Retail banks are facing a sea change. The way consumers interact with banks is changing as a result of digital lifestyles. This was highlighted in a recent British Banking Association report entitled ‘The Way We Bank Now – It’s In Your Hands’. The number of people going into their local branch has fallen dramatically, down by about 30% in the last three years. At the same time mobile banking has exploded, with the number of weekly users of the Lloyds Banking Group mobile app rising from 2.1 million in 2012 to 6.6 million in 2014. The number of mobile banking users is also expected to reach 32 million by 2020. What’s more, last year electronic payments overtook cash for the first time.
At the same time, banks are also saddled with legacy technology platforms representing billions of dollars of investment, extensive networks of physical branches which are expensive to maintain, as well as growing regulatory and compliance requirements.
In a post-financial crisis world where levels of trust are low, there is also a new moral agenda where banks are expected to act with more openness and transparency than previously. This is being further reinforced by greater regulatory oversight intended to prevent another crisis. At the same time, consumer expectations are being driven by newer, nimbler more customer-focused companies and banks are being forced to continually evaluate and improve their product and service design. Consider for a moment the example of Uber – no longer do consumers need to hail a cab, have cash available or keep that small taxi receipt in their wallet to get reimbursement later. It’s a simple process for consumers. Can banks truly say the same regarding their offerings?
Banks are also being challenged by other companies outside of the traditional view of financial services. Apple has already driven revolution in the music, mobile phone and entertainment businesses. What will Apple Pay do to banks? How does Bitcoin remove friction in the payments process? With their huge user bases and track record of introducing new technology, many would argue companies like Facebook and Google are now the biggest competitive threat that banks are facing today.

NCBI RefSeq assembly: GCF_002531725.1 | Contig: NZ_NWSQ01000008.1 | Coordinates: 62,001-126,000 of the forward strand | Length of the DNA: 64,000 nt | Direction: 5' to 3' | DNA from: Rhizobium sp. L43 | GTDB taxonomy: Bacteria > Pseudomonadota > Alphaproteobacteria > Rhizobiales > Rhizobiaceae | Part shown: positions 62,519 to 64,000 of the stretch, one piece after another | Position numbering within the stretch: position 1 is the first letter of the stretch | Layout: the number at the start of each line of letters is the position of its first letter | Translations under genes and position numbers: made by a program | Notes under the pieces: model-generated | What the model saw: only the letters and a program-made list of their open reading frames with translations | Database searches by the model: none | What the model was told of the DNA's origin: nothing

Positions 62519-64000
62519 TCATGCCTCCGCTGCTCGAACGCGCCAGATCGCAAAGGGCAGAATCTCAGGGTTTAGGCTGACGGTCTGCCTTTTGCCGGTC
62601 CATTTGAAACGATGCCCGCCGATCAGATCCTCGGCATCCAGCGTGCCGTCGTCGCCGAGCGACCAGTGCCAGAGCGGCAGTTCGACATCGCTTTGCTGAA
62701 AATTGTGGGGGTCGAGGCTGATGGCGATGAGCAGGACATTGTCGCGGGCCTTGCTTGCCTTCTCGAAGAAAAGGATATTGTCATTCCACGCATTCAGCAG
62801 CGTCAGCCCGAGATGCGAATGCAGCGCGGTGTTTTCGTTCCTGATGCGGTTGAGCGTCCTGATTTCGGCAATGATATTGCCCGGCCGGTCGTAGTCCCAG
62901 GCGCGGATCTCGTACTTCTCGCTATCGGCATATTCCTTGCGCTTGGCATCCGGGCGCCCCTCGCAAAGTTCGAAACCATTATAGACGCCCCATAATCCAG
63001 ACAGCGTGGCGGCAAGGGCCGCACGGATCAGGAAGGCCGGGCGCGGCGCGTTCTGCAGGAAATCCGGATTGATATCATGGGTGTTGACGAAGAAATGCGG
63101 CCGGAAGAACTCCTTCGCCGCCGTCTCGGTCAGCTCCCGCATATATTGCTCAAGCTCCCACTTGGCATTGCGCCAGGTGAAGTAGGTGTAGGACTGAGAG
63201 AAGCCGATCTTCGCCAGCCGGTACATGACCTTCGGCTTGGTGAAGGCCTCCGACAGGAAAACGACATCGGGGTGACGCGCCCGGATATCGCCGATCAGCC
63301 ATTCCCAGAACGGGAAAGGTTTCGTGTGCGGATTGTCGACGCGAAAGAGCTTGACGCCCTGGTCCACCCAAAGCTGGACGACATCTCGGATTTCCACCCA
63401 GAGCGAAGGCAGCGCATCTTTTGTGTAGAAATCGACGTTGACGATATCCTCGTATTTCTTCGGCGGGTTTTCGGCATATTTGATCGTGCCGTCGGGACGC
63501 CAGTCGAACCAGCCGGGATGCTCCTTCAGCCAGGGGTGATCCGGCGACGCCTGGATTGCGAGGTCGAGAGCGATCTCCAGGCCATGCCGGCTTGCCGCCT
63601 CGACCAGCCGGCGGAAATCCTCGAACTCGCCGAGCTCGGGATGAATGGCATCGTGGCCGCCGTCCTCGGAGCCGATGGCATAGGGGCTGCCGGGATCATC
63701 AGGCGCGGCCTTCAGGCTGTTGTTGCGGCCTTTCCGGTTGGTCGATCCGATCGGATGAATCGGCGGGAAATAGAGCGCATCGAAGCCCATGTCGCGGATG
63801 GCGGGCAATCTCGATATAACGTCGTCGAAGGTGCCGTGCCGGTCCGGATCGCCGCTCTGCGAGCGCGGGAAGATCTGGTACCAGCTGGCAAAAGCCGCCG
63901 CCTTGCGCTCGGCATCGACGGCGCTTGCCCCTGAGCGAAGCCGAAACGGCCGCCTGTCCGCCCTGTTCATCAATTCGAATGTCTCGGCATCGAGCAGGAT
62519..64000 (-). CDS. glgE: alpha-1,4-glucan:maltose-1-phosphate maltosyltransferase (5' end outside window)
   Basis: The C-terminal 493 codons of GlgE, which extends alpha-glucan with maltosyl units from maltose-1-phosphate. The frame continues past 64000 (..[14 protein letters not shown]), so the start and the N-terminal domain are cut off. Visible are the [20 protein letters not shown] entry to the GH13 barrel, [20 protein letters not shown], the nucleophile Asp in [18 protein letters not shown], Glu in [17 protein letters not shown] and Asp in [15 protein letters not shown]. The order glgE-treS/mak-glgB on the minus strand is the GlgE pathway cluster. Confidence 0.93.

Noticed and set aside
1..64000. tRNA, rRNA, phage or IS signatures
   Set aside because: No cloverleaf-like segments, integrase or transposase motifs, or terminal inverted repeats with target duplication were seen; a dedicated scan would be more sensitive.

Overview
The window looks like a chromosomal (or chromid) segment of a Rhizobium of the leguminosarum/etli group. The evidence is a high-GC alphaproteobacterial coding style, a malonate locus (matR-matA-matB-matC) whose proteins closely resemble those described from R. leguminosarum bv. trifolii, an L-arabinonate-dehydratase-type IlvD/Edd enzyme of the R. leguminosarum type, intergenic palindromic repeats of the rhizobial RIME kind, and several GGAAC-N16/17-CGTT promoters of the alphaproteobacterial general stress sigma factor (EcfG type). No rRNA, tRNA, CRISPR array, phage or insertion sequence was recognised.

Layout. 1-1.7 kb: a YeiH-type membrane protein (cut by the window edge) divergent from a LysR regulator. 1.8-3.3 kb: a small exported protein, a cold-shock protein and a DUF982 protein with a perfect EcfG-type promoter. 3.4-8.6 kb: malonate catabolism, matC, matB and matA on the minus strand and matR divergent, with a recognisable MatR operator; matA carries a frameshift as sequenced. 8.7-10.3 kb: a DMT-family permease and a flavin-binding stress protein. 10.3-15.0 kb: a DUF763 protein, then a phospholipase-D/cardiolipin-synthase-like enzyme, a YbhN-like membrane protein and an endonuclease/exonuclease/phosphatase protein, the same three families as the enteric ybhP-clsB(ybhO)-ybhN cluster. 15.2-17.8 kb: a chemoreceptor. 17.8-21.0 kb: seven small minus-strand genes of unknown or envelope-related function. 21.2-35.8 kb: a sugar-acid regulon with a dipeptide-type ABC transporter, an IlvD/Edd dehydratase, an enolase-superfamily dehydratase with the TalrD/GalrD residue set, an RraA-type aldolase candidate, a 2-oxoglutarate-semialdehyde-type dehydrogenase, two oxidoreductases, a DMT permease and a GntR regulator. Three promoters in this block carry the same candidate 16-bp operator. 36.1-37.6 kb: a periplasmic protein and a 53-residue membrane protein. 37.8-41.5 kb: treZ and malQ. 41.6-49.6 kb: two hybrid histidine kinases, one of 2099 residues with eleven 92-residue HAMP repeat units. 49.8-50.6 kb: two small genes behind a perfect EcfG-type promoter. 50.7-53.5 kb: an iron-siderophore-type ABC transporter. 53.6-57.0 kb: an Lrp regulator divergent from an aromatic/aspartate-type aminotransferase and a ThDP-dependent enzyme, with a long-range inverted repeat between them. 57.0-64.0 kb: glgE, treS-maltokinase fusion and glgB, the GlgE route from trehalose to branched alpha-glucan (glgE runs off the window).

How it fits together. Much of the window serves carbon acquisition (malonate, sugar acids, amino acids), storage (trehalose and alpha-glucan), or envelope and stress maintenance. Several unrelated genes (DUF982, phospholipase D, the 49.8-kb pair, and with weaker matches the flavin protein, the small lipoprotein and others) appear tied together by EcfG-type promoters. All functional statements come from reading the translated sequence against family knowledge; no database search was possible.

New innovations from within the industry are challenging the status quo across financial services. Think about payment services, remittances, money management, credit, consumer loans and mortgages and you quickly realize that every aspect of banks’ business models are being challenged. Closer to home, new banking entrants like Atom Bank, Moven and Simple – to name a few – are nimbler than their juggernaut competitors and will undoubtedly steal market share.
Much of this transformation is also simply coming about because of a new generation of consumers coming of age, with different tastes, preferences and needs than generations that have gone before. According to the Office for National Statistics, 71% of people aged 25 – 34 access their bank accounts over the internet, compared to an average of 53%.